Plumage patterns of the Gouldian finch, Erythrura gouldiae
An endangered Australian bird is about to answer how birds have maintained their beauty. The Gouldian finch is one of the most popular birds amongst pet lovers. In the wild, this finch shows three heritable and naturally co-occurring head colours: black, red and yellow in both sexes. In addition to the head colour variations, the Gouldian finch is one of the most brightly coloured song bird with a black and white tail, deep blue rump, bright green wings and back, yellow belly, violet-purple breast and a brilliant azure-blue collar bordering the head mask.
Interestingly, red birds are in the highest rank followed by black and yellow birds; birds with same head colours seem to have preferences to mate with same coloured birds. Then do we have to consider these birds as the same species? Unfortunately we don't know yet much about how these colours have been maintained through evolution and speciation.
The project is mainly focused on the genetic basis of these colour morphs in the Gouldian finch. By linkage mapping of pedigreed birds, we are trying to locate and identify some genes involved in the colour patterns. With these genes in our hands, we would be able to test whether social relationship derived from the face colour could influence their genome evolution by comparing DNA sequences.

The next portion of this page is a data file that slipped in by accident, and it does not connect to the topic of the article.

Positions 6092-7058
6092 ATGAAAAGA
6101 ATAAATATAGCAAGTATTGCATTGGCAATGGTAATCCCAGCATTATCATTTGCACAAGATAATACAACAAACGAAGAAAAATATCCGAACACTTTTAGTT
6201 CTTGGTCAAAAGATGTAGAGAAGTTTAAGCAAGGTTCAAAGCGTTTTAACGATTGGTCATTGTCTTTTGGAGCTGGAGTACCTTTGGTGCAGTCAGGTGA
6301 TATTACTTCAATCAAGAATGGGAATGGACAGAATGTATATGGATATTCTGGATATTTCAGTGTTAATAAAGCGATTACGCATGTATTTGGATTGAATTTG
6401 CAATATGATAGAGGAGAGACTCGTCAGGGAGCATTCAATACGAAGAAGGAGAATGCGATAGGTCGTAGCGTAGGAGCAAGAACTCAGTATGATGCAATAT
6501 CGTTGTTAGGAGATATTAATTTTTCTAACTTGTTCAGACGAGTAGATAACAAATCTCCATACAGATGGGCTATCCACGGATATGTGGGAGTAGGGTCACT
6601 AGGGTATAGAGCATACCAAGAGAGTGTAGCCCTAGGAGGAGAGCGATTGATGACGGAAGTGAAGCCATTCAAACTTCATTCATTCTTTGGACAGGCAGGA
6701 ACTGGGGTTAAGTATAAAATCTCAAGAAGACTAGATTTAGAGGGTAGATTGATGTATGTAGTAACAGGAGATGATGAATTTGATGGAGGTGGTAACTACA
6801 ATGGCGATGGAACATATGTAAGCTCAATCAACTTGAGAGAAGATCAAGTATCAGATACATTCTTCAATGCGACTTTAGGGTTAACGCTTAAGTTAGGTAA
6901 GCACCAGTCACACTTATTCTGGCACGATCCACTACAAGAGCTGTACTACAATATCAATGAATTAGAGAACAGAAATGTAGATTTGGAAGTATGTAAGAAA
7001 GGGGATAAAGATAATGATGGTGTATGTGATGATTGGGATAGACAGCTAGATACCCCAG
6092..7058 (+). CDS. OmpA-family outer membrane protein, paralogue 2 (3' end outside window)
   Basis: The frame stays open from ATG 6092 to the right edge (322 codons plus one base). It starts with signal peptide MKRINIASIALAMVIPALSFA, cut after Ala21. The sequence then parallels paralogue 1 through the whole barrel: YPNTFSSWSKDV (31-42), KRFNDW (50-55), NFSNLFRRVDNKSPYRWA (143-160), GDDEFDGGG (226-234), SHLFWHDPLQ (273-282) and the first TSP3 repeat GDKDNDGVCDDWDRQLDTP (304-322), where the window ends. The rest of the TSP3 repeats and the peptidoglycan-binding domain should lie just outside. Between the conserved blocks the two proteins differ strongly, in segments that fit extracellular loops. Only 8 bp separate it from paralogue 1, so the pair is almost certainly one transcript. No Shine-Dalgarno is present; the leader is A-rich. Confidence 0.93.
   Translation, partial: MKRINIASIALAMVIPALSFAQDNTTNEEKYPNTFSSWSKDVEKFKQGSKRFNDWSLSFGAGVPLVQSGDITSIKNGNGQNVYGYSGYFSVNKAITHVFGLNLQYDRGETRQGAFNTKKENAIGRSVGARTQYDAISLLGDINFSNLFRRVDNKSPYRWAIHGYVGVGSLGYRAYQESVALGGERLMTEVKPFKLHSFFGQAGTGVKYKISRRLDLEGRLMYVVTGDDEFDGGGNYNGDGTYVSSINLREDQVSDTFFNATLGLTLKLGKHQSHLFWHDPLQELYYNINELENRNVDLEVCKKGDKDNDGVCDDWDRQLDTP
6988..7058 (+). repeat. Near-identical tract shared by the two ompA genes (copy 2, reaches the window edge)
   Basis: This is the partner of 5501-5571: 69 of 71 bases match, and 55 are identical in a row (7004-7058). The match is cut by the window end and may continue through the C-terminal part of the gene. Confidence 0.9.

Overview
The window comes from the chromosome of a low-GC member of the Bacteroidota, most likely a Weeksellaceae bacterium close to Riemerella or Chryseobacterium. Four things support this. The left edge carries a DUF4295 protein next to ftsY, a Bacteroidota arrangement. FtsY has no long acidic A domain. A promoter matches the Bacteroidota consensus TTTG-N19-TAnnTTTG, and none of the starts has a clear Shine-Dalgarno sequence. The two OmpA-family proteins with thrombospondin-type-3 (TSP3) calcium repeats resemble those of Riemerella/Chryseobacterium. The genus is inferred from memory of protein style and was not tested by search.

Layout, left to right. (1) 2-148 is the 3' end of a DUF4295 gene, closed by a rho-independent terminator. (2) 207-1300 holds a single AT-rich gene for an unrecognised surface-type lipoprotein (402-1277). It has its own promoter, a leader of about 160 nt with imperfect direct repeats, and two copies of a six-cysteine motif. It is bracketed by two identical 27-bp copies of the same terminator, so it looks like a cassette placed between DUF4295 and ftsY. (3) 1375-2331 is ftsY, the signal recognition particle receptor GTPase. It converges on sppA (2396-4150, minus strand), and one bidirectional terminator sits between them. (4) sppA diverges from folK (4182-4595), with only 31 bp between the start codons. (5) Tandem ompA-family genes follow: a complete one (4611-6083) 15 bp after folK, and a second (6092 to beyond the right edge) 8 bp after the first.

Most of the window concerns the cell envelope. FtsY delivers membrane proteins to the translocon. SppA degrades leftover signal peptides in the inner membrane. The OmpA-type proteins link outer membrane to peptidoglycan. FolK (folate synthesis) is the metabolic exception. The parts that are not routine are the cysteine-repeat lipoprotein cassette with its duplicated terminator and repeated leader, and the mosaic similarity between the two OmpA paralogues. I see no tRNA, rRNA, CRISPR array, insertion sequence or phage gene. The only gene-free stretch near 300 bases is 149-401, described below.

Kang-Wook Kim, Postgraduate student (2008-2012)
email : Kang-Wook Kim
Sue Bird (2006-2007)
Dr Deborah Dawson (2006-2012)
Dr Gavin Horsburgh (2008-2012)
Professor Terry Burke
email : email@example.com
Dr Simon Griffith, Associate professor, Macquarie University, Australia, Centre for Integrative Study of Animal Behaviour.
Dr Sarah Pryke, Postdoctoral fellow, Macquarie University.